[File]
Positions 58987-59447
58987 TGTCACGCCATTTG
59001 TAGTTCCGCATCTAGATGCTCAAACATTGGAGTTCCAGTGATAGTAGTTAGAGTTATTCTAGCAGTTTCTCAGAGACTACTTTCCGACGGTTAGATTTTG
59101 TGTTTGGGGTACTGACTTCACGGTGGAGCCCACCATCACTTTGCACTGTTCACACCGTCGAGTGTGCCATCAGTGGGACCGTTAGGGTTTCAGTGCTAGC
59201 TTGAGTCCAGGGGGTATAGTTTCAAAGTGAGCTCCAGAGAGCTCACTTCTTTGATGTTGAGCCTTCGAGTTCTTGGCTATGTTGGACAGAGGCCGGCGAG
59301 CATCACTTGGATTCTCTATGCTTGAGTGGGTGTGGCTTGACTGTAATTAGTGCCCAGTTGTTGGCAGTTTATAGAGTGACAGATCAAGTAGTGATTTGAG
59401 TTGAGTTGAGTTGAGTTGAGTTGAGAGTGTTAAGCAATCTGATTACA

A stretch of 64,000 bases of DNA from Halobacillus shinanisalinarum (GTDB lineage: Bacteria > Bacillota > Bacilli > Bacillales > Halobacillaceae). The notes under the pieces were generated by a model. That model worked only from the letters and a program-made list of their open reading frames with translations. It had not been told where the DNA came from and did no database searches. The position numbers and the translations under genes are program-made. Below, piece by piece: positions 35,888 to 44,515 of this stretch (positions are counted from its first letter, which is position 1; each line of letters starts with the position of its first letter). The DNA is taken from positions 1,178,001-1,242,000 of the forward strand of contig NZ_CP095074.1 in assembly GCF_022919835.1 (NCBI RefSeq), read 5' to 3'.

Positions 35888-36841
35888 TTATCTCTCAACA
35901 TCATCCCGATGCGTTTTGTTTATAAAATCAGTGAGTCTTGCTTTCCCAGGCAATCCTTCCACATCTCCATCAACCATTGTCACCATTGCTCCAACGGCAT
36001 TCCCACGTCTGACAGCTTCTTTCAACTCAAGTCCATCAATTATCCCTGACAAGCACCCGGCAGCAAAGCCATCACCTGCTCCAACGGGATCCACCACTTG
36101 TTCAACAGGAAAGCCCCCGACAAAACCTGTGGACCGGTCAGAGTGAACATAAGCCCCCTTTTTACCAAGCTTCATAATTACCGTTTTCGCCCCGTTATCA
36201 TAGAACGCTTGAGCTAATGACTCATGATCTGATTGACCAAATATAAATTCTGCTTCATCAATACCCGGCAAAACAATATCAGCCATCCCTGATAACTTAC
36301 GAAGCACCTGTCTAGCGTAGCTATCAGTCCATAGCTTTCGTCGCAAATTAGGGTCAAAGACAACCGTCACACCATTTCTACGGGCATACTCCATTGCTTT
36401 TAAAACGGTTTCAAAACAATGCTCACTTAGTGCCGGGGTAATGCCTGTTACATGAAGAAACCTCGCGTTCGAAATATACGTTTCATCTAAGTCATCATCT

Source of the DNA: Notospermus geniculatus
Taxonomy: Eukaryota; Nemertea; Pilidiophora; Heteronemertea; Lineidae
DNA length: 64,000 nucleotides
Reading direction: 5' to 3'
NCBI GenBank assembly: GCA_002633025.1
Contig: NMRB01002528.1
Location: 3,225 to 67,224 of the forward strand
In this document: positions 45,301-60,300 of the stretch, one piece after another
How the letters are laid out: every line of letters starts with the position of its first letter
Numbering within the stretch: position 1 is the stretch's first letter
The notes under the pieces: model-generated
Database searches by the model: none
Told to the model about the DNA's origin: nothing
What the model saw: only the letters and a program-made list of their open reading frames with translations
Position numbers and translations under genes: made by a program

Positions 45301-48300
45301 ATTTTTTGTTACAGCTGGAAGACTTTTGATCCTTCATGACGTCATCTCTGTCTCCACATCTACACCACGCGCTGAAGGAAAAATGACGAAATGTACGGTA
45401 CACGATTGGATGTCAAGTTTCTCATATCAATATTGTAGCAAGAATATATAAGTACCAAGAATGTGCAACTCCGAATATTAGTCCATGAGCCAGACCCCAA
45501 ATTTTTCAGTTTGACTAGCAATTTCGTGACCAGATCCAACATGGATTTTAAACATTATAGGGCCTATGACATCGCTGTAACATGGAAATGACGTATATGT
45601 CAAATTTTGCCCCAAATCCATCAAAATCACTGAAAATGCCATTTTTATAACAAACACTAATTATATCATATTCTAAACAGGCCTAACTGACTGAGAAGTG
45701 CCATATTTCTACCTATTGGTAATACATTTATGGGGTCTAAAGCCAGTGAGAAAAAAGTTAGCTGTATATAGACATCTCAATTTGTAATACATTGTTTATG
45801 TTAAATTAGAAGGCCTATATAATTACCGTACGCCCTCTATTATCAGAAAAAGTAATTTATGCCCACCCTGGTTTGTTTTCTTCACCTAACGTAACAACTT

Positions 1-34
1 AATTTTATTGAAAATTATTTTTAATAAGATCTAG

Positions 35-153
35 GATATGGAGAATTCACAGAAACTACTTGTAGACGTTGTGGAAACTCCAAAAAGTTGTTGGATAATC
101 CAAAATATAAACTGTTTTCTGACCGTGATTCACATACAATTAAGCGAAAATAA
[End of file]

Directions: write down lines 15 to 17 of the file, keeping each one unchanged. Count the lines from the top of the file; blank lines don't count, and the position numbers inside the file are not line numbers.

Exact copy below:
36301 GAAGCACCTGTCTAGCGTAGCTATCAGTCCATAGCTTTCGTCGCAAATTAGGGTCAAAGACAACCGTCACACCATTTCTACGGGCATACTCCATTGCTTT
36401 TAAAACGGTTTCAAAACAATGCTCACTTAGTGCCGGGGTAATGCCTGTTACATGAAGAAACCTCGCGTTCGAAATATACGTTTCATCTAAGTCATCATCT

Source of the DNA: Notospermus geniculatus